Cowboys (completed in 2002)
Home on the Range” was what the Okanagan Valley was for the cowboys and their herds of cattle from the 1860’s until the mid-1890’s. Cowboys could be seen tending to their herds of cattle which grazed all over the valley. The best ropers and riders were said to be the Okanagan Aboriginal cowboys. The 1st villages of the Okanagan were cow-towns – places for cowboys and ranchers to purchase supplies and socialize.
The dominance of ranches ended in the 1890’s, as ranches were being sold off to make room for orchards, which became vastly important to the Okanagan’s economy in the 20th century. Possibly the most famous ranch in the Vernon area was the Coldstream Ranch. In 1863 Captain Charles F. Houghton received a war military grant of 1450 acres. This land formed the beginning of Coldstream Ranch. When Captain Houghton was elected to the House of Commons in 1871, he sold the ranch to brothers Forbes and Charles Vernon, and moved to Ottawa. The Vernon brothers began expanding the ranch to an astounding 13,641 acres before selling it to Lord and Lady Aberdeen in 1891. It was then subdivided and the Coldstream Ranch became the site of the very first commercial orchard in the Okanagan.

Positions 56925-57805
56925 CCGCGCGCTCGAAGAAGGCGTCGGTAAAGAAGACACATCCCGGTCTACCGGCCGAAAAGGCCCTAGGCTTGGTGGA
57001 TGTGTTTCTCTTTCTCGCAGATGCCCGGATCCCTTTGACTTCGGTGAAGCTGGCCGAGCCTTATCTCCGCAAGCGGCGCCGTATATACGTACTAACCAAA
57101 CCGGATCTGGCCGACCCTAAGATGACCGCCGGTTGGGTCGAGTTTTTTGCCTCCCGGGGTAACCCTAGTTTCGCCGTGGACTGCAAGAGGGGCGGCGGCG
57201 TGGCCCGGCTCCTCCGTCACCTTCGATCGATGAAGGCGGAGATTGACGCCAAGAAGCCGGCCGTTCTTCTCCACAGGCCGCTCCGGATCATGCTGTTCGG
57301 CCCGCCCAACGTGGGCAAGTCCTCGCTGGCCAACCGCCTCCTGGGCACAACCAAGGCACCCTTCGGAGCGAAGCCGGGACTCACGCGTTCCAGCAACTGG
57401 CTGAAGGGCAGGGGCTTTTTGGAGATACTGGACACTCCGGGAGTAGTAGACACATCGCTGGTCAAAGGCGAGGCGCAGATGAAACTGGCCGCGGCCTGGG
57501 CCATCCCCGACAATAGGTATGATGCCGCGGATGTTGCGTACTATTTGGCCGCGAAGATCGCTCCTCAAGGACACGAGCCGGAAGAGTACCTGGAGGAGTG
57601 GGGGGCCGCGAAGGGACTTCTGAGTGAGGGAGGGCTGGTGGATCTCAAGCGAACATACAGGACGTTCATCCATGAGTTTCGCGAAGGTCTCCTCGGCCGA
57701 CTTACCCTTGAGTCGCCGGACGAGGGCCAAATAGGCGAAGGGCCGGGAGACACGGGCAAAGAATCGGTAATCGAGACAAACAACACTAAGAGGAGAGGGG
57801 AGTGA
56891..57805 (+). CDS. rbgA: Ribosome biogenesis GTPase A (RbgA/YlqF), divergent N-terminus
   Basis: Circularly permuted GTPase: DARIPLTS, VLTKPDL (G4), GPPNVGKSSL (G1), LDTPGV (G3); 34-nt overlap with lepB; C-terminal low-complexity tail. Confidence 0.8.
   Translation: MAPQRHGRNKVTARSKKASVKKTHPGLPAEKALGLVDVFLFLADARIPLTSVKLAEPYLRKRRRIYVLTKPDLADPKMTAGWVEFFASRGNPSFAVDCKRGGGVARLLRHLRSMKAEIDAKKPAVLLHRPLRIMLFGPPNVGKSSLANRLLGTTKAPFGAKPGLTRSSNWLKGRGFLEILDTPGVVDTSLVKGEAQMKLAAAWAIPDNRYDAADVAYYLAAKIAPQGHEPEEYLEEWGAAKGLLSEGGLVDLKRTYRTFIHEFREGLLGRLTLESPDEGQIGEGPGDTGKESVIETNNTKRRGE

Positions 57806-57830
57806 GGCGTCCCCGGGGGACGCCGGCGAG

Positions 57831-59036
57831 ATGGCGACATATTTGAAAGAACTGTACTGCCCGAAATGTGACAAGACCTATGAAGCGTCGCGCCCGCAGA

The town of Vernon is named in honor of Mr. Forbes Vernon who spent 15 years as part of the provincial legislature and then went on to become the agent general of British Columbia in London, England. Before this the town was known by several names such as Priest’s Valley, a name still present on the Gym and Arena in the Vernon Recreation center, Forge Valley, and the less popular “Centreville”